While I can't speak to the safety aspects of your particular
situation, I can address your questions about the Blazer.
When I first started, I was in an apartment and I used a Blazer
butane torch. You can't do anything really big like a solid
sterling bracelet, but there's no problem with most other jewelry
items. It wasn't quite hot enough for some larger pendants I was
doing, so I got another Blazer. Then I figured out the key to
making jewelry with these torches, and I learned to build mini kilns
out of charcoal blocks. It can even be just a backsplash, but you
need to make sure there's enough heat, and that it's reflecting
With a little practice, this setup is sufficient. It does require
dexterity, to manipulate torches, solder picks, tweezers, etc. in
both hands, but jewelers as a rule are either ambidextrous enough to
handle this and/or clever enough to work it out. The trick is to
learn how to manage the heat and the flame.
A couple years later, I still have an studio in my apartment albeit
a very slightly larger one. I still have a Blazer, but I pretty
much use it only occasionally for making creme brulee (because,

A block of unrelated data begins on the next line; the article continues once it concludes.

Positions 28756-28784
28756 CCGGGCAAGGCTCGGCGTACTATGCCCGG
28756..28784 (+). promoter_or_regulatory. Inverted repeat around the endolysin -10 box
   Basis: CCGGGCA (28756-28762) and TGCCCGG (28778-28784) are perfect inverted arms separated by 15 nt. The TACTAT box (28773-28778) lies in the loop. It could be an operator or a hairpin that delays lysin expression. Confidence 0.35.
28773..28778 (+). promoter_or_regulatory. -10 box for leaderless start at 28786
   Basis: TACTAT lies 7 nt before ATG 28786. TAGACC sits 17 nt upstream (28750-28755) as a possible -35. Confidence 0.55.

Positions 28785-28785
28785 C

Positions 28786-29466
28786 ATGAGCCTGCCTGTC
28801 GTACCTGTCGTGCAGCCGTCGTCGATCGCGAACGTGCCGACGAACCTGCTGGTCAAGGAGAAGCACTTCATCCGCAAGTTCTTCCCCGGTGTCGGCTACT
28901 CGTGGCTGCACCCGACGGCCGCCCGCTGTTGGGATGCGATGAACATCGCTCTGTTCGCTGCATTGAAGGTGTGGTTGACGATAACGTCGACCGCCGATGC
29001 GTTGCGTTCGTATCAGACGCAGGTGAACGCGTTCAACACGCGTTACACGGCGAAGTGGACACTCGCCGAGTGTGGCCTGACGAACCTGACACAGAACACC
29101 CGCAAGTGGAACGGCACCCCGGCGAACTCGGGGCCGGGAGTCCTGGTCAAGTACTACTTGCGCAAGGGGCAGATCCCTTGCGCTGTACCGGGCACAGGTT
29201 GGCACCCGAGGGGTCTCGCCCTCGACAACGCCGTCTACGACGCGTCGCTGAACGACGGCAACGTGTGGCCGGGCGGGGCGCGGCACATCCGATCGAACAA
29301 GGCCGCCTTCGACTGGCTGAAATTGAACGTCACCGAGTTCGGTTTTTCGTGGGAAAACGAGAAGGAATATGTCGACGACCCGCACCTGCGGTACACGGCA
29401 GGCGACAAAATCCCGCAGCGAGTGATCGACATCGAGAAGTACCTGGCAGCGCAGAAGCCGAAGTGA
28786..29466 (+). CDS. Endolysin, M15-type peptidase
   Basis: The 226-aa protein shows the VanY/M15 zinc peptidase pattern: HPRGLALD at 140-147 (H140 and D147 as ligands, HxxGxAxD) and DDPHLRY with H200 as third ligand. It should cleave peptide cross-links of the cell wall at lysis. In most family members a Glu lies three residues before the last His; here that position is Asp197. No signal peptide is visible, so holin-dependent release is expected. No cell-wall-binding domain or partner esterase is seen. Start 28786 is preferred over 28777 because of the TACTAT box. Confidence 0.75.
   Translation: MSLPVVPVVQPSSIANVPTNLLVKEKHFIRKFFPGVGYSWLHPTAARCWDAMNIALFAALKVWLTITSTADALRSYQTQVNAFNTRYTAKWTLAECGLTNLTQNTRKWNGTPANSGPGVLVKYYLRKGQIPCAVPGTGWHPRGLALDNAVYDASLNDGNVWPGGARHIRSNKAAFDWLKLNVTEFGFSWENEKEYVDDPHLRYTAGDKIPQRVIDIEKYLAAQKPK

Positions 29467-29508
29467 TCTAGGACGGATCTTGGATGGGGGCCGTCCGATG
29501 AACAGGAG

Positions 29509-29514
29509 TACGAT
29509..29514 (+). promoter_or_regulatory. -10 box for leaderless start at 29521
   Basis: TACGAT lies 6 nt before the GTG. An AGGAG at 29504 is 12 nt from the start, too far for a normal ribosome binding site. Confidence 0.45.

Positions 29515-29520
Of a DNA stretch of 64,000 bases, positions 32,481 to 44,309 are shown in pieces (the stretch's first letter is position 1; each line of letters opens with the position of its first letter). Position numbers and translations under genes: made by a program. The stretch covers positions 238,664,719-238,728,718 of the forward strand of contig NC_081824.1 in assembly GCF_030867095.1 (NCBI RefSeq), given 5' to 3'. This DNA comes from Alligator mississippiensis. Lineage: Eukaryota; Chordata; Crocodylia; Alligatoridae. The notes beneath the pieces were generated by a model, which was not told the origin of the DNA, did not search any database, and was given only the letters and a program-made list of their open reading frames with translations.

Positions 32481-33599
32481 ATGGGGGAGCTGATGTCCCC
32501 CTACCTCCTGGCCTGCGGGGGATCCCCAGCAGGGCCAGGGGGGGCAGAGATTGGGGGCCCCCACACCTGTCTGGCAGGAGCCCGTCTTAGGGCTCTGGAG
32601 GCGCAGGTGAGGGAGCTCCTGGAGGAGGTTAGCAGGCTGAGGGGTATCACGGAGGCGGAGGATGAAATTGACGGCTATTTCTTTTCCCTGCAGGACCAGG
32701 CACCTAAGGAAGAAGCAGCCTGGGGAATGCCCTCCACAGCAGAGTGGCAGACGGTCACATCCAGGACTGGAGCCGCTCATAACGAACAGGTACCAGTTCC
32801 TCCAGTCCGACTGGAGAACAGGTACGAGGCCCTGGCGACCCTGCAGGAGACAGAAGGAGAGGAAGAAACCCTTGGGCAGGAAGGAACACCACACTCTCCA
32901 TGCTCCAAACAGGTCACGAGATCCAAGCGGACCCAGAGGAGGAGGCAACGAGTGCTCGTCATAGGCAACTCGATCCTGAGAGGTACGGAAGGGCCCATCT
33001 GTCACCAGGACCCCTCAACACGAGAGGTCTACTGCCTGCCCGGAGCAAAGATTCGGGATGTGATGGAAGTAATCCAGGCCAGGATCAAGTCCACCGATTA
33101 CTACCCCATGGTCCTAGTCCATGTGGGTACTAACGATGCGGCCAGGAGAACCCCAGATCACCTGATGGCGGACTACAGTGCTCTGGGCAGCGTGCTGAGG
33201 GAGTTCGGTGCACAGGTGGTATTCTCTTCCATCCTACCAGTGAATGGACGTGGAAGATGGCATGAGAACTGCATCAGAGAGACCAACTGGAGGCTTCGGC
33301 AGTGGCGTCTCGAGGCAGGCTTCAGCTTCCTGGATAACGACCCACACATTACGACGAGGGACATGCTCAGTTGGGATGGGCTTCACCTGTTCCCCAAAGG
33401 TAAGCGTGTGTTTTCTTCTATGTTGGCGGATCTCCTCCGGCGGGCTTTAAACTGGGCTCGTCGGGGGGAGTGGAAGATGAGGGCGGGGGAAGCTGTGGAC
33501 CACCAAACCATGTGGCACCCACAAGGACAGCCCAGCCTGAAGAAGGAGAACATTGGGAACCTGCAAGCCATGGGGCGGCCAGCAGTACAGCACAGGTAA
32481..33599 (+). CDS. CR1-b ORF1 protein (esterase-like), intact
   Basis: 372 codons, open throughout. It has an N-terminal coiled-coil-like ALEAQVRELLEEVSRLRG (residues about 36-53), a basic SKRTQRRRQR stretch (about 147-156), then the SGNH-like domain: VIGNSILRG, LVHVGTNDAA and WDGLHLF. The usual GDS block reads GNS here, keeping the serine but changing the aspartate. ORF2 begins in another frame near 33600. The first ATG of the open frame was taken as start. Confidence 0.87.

sadly, you can't have something that delicious and fattening more
than 3 or 4 times a year). My current torch is a Meco, oxy-propane,
with the smallest refillable tanks, kept outside and set up up each
time I use them. I have an unrelated full-time job, so I set them
up once or twice each week. I plan my soldering carefully, doing a
lot of sawing, filing, preparation of various projects, etc.,
in-between soldering days. I also have excellent ventilation - only
12 blocks from the Pacific Ocean and a pair of east and west windows
that create the perfect ventilating cross-breeze.
You have a predicament, but it can be overcome. Good luck! And
feel free to email me directly if you have any specific questions.